When Masculinity Isn’t “Toxic”

chivalry

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I’m about two-thirds through my read of the Superversive Press anthology To Be Men: Stories Celebrating Masculinity, which I plan to review both on my blog and on Amazon. I’ve already written about my anticipation of this volume and authored a review of The Last Hunt, which was Richard Paolinelli’s contribution.

Last night before going to bed, I read the Campus Reform article, Researchers say masculinity training ‘ignores human nature’ written by Toni Airaksinen, and I was amazed at how the themes of her missive and the anthology converged.

Apparently, there’s something on university campuses today called “masculinity training,” which is designed to purge male students of their ‘toxic’ masculinity. In fact, a Professor at the University of Wisconsin-Whitewater is calling for ‘toxic masculinity’ training in kindergarten.

However, as cited in Airaksinen’s article:

The findings of a new peer-reviewed study suggest that college masculinity programs may be “damaging” to the romantic prospects of male students.

Led by University of Iowa researcher Pelin Gul, the study “Benevolent Sexism and Mate Preferences” discovered that women prefer men with chivalrous attitudes and behaviours, since those men are seen as more likely to “invest, protect, provide, and commit.”

It goes on to say that even “feminist women preferred chivalrous men, the researchers discovered, suggesting that ‘attraction [to chivalrous men] may be a mate preference for women in general, and not just for women who endorse traditional gender roles.'”

That’s pretty amazing.

The themes in “To Be Men” map substantially to this same sort of fellow in story after story, where men are depicted as protectors, guardians, and yes, traditionally chivalrous, sort of like what we used to call a “gentleman.”

I know that for some, the “traditional” male who displays such behavior is seen as “benevolently sexist,” or someone who performs chivalrous actions because women are somehow weaker and need male protection. I suppose that’s why the current incarnation of the entertainment industry is being flooded with what has been called “strong female characters.”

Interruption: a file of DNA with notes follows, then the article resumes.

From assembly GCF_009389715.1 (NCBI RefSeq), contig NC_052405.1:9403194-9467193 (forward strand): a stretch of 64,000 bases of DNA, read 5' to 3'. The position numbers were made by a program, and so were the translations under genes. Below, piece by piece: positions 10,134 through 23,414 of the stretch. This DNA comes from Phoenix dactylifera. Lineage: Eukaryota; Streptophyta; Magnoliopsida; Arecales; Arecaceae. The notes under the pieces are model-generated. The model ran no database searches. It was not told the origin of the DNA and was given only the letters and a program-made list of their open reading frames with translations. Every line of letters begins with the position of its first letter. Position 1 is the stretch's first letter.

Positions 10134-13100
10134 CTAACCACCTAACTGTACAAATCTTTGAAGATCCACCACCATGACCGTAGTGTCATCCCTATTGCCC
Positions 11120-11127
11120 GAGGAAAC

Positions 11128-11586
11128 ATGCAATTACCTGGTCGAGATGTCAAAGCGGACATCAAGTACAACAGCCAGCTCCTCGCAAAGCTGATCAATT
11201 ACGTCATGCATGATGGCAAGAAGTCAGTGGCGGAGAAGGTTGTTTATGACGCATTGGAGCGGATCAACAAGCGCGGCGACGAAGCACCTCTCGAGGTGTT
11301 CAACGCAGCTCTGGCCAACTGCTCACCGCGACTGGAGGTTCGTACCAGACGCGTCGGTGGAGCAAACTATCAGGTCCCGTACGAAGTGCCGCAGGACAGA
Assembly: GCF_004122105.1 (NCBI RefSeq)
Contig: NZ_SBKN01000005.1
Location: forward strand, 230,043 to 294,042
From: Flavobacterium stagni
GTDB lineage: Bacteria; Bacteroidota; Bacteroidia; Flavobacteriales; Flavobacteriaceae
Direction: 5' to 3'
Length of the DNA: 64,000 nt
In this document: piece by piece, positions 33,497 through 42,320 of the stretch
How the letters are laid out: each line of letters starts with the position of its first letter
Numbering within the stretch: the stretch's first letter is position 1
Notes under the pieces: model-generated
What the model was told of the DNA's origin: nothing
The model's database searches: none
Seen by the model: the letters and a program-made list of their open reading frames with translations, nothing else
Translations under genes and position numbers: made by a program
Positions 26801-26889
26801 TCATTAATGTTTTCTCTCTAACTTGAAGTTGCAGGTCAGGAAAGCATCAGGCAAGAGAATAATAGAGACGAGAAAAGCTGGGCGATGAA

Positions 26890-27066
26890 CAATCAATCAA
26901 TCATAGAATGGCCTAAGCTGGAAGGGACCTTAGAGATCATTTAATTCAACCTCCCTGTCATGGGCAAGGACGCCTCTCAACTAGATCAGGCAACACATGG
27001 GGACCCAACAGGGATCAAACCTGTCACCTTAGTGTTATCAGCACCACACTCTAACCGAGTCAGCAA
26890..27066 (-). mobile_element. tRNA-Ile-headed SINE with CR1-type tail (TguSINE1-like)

Believe me, I have nothing against female superheroes (or any other kind of female heroes), but how we depict men and women in movies, on TV, and even in comic books, shouldn’t always go against how people are in real life.

Of course, I’ll be celebrating my 64th birthday soon, so you might simply dismiss me as old-fashioned, but Pelin Gul’s study was conducted in the present and involved current university students, people who are younger than my own children.

I’m beginning to suspect that “chivalrous” behavior in men, and how women generally tend to respond positively to said-behavior, isn’t merely an artifact of culture, but rather a dictate of nature.

That means the Superversive Press anthology I mentioned above might have come along at the right time, at least as far as mirroring the true nature of how women want men to behave.

Masculinity isn’t always “toxic,” aggressive, or violent. There probably are a lot of guys out there who are quietly masculine, who treat their wives (girlfriends, significant others) and children with love, tenderness, and respect, and those women and children perceive that behavior from these men as protective, nurturing, and honoring.

Unfortunately, these men tend to get lumped into the same pile as mass shooters, serial killers, and rapists, at least in social and news media, which leads me to believe that those media outlets, just like the “toxic” masculinity training on some college campuses, do not reflect anything about real people, both men and women.

Oh, you might also want to read the 2016 Intellectual Takeout article, Study: Chivalry Not Dead After All, or just Google “chivalry.”